In my journal entries, I was well aware of my problem with consumerism, and expressed my trepidation of being about to move away from temptations. However, now that I’m here, I’ve experienced something strange. I remember, during my first months in New Zealand, being extremely annoyed by the lack of things. Even in Auckland, the biggest city in the country, I was disappointed with the absence of theatres and museums and shops. I mean, they were there, but they weren’t cool. They were nothing like London. And in spite of me thinking I was ready for this, once in New Zealand I found out that I really wasn’t.
I missed buying things. I missed cool shops like Whole Foods, Ikea, Waterstones and R.E.I. (I’ve been to the States a bunch of times). And those that did make it to New Zealand, like Lush or Lululemon, were so overpriced they brought tears to my eyes.

Fast-forward to now. I’ve been living in New Zealand for over a year. I’ve travelled for a few months, lived in a van, carried all my possessions in a backpack. I got very much into ethical living, Zero Waste, conscious consumerism. I gradually stopped being drawn towards what I would once consider temptations. When I walk down the main street in Welly and I pass shops and boutiques, all I see is useless stuff I don’t even want.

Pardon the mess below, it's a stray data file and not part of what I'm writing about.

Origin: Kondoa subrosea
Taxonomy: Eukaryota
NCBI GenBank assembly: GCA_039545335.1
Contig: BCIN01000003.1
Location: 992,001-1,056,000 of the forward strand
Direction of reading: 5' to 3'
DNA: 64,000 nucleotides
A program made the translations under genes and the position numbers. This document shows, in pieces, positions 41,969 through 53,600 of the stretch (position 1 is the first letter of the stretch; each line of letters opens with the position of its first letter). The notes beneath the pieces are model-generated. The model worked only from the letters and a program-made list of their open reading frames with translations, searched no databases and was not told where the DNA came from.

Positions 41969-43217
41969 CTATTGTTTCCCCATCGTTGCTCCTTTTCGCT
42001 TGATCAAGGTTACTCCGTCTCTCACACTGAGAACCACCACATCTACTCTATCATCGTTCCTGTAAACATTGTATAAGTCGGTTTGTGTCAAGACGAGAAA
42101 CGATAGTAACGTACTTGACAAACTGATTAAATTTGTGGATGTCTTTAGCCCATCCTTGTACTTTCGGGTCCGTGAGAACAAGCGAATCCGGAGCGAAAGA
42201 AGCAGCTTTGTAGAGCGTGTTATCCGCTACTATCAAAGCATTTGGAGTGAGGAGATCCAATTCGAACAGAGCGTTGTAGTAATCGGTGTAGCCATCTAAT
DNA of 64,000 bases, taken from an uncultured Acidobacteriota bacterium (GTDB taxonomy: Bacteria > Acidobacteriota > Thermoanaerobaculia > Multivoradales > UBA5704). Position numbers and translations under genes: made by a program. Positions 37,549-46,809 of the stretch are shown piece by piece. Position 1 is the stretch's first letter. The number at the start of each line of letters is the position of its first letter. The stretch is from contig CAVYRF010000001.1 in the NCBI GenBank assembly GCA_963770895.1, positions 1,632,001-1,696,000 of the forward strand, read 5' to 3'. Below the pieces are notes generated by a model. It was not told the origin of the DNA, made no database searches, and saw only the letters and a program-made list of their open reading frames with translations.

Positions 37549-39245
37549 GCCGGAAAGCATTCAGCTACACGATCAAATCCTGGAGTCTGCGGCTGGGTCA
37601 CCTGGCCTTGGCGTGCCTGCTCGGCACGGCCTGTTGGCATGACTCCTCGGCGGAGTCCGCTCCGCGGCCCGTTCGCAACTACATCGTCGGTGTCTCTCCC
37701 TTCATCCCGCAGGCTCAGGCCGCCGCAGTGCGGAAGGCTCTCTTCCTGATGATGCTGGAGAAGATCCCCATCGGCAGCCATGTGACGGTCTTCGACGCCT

Back in London I would observe people’s outfits and wonder where I could get those clothes and wished I could look like that. Now I can’t help but notice that everybody’s wearing the same Katmandu raincoat and the same Adidas Stan Smiths and all I can think about is how I don’t want to conform to this sad homogeneity or to contribute to a fashion industry that promotes child labour and global warming.
As a result, I have become very frugal. I have bought things, but not without carefully considering if I actually wanted them and where they came from. I pretty much only shop second hand. I haven’t bought a single piece of makeup since I’m here.

And I freaking love it.

I’m pretty sure the initial phase of desperately wanting to buy and consume stuff was a reaction to finding myself in a completely different scenario that I wasn’t ready for, actually realising how freaking far away New Zealand is from everything else, and missing London a lot.